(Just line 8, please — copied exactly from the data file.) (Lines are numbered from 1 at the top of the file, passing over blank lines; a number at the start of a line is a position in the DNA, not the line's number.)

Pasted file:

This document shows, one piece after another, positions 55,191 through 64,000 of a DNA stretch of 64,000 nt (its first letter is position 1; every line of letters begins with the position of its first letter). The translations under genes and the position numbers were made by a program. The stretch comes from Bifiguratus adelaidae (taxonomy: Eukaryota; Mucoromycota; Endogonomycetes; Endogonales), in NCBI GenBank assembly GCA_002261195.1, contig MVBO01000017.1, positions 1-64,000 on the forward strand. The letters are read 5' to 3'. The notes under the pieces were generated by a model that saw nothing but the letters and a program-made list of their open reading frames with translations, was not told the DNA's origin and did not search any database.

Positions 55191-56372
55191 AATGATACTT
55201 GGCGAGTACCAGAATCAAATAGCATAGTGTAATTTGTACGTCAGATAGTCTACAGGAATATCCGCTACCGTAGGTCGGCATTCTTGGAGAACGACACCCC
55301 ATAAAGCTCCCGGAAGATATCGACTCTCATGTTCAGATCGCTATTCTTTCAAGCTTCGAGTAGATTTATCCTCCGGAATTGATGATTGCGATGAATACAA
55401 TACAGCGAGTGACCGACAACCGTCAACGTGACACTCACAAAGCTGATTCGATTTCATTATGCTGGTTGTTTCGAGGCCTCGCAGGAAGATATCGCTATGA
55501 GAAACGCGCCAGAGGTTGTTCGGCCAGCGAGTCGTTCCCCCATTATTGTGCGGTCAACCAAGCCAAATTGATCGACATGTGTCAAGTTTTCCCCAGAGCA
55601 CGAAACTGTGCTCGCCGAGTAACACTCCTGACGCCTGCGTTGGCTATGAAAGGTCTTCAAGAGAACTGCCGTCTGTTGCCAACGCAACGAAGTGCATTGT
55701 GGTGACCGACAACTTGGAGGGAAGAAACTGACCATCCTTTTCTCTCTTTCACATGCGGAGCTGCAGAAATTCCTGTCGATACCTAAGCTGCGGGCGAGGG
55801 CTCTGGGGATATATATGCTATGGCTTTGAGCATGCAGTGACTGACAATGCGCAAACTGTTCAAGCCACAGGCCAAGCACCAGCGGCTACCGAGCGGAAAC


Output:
55601 CGAAACTGTGCTCGCCGAGTAACACTCCTGACGCCTGCGTTGGCTATGAAAGGTCTTCAAGAGAACTGCCGTCTGTTGCCAACGCAACGAAGTGCATTGT